Robert Birgeneau served as the Chancellor of the University of California, Berkeley between 2004 and 2013. During this time the campus was rocked by protests as the UC Regents raised tuition at a staggering rate, pushing students up to and over the brink, all but privatizing California’s preeminent universities in a matter of a few years. As students shouldered the burden for funding their education—a burden that the state’s public had once borne—they pushed back.
When they did so, they were met with a mailed fist. Or to be more precise, with truncheons, baton charges, and rubber bullets as UCPD took sides in a political dispute at the behest of a flustered administration. But perhaps worse than the naked violence that met students who urged that they receive the same support from which their parents’ benefited was the contempt and hostility from the administration.
Robert Birgeneau is a mulish man, as convinced of his own righteousness as of the pettiness of students’ grievances. His e-mails to the campus communities amidst protests which occurred again and again became legendary. One year, protestors were a “health and safety issue”, like rats in the basement or a leak in the pantry. The next, his presence in Asia became an excuse for his neglect to rein in savage police violence.
But his most notorious moment came when, given the opportunity to check violence against the students whose welfare should be his primary concern, Birgeneau characterized those who linked arms while stationary as “not non-violent”. It was unfortunate that a man who trots out his own participation in the civil rights movement with startling regularity as a defence for the violence he unleashed on his campus would make such an elementary mistake as characterizing students following Dr. Martin Luther King Jr.’s example as behaving violently.
These were Birgeneau’s most egregious sins, but his true legacy will be that he presided over the privatization of the country’s foremost public university system. And he did so not as an unwilling partner to the transformation of a citadel of learning into a cellar of market profiteering. Rather, he did so as a proponent of privatization that would punish students by reducing them to customers who could be priced out of what had once been a public good. His swan-song involved advocating that each University of California campus should be able to set its own tuition rates, effectively creating stratified institutions, admission to which would be awarded not on merit but on the ability to pay.
Feted after his departure from Berkeley as a leader in higher education, Birgeneau was this year invited to be the commencement speaker at Haverford College, in Pennsylvania.
Fifty students and faculty at that Quaker institution, well-aware of Birgeneau’s legacy, wrote to Birgeneau, reminding him that he “supported UC Berkeley police in the use of extreme force against non-violent protesters, asserted that linking arms is not a form of non-violent protest, and suggested that the protesters got exactly what they were looking for”. They expressed their discomfort with honoring Birgeneau, and noted that UC Berkeley has argued that “the actions of [Birgeneau] and the Berkeley police were justified”.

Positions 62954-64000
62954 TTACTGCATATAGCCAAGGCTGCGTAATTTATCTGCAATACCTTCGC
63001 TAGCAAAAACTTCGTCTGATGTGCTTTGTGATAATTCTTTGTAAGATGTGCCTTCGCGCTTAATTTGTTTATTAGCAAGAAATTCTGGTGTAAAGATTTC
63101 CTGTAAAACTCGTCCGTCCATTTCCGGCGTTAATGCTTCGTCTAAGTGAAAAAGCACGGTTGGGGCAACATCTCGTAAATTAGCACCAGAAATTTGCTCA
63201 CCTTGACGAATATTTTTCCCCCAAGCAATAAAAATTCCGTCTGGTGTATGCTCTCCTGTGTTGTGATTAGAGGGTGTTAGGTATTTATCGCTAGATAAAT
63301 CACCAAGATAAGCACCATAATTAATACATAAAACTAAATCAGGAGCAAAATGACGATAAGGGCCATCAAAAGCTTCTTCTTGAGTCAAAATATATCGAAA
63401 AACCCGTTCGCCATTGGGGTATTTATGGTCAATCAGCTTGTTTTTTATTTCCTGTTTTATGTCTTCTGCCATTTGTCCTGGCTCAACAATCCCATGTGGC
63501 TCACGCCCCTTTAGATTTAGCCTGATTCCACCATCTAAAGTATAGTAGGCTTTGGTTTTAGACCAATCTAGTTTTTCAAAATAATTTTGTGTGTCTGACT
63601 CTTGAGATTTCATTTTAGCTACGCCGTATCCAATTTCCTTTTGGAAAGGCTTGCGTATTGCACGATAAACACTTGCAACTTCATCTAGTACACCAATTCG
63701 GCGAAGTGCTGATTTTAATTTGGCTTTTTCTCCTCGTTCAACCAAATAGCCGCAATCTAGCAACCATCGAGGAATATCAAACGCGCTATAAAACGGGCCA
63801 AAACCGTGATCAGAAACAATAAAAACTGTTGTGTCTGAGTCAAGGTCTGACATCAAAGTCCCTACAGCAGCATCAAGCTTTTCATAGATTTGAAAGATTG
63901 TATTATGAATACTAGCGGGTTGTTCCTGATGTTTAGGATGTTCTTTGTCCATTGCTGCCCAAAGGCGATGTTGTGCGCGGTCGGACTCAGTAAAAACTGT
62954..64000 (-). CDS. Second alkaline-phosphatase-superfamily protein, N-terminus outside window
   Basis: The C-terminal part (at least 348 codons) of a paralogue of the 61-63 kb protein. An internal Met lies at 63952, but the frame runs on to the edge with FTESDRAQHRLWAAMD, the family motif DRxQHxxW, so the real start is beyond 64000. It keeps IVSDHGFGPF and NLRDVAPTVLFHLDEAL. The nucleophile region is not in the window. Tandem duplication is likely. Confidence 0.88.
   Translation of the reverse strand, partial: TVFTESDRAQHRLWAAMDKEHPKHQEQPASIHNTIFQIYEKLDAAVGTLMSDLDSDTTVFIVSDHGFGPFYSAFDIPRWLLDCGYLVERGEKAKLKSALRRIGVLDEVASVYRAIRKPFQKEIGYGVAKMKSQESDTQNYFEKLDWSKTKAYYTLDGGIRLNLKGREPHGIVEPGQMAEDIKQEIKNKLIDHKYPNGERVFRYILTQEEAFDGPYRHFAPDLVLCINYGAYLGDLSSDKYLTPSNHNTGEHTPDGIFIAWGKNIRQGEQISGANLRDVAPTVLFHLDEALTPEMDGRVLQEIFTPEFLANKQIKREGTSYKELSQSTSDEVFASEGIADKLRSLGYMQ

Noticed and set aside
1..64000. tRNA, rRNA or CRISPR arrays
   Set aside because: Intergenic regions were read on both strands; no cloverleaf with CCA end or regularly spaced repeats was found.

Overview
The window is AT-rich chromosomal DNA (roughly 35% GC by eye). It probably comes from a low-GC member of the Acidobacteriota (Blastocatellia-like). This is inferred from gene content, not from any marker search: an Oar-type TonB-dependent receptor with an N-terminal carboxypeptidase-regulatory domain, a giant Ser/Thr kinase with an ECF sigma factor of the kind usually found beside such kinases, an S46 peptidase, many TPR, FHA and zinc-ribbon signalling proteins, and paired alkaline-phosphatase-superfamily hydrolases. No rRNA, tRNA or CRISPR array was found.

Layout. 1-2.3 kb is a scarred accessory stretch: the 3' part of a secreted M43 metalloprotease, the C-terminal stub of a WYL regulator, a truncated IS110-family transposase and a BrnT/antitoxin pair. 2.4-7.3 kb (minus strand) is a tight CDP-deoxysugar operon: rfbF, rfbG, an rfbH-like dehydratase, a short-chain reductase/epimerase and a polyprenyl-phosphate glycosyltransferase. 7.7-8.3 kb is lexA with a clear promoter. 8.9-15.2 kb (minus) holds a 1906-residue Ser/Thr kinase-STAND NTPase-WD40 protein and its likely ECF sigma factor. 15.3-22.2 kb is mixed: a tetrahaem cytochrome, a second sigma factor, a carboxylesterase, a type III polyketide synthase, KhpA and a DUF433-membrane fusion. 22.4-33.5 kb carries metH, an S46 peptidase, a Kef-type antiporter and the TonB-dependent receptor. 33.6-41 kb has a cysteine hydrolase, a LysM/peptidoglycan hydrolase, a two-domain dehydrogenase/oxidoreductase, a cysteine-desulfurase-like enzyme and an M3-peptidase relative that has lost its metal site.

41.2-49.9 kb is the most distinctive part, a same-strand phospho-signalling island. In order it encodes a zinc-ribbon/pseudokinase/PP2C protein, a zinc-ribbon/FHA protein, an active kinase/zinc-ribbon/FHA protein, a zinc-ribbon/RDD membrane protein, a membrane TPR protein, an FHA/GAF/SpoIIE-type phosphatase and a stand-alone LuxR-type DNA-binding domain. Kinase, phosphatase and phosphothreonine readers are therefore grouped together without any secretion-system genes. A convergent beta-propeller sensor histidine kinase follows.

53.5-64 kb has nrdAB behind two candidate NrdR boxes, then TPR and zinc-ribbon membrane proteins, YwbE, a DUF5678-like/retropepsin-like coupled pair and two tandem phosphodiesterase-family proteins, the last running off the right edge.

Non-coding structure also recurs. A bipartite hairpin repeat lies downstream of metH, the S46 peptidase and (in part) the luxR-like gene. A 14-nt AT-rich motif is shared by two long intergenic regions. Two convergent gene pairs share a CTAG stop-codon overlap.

They asked that Birgeneau’s speaking to students be contingent on his taking part in a restorative process, involving “a full accounting of one’s violation”, urging him to express remorse for unleashing violence on students, acknowledge his wrong-doing, and work to help the students who were subjected to violence in November of 2011, the most egregious of several moments of extraordinary police violence on campus over the last five years.
Birgeneau’s response demonstrated the same impatient hauteur towards any questioning of his actions which had by the end of his tenure made him such a figure of revulsion at Berkeley.
“First, I have never and will never respond to lists of demands”, Birgeneau harrumphed, perhaps missing his California Hall war room from which he grandly plotted maneuvres against students, as documented in the film At Berkeley. “Second”, he continued, warming to his favourite of themes, “as a longtime civil rights activist and firm supporter of nonviolence, I do not respond to untruthful, violent verbal attacks”.
And that was all.
I suppose if you think that linking arms is an act of violence, writing a letter might as well be terrorism. But most reasonable people, in addition to recognizing the accuracy of Haverford students and faculty’s claims about Birgeneau’s actions, would have a hard time describing legitimate criticism, recorded on paper, as “violent”.
But such is Birgeneau’s sense of “dialogue”: just as he spurned the Berkeley students whose livelihoods he pummeled and whose bodies his police beat, he has no time for his critics at Haverford.
But students and faculty there are right to question the decision to honor a man like Birgeneau, and are right to reject his use of violence against students who are already being subjected to the cruel forces of a new, discriminatory education market that Birgeneau and other university administrators around the country are creating.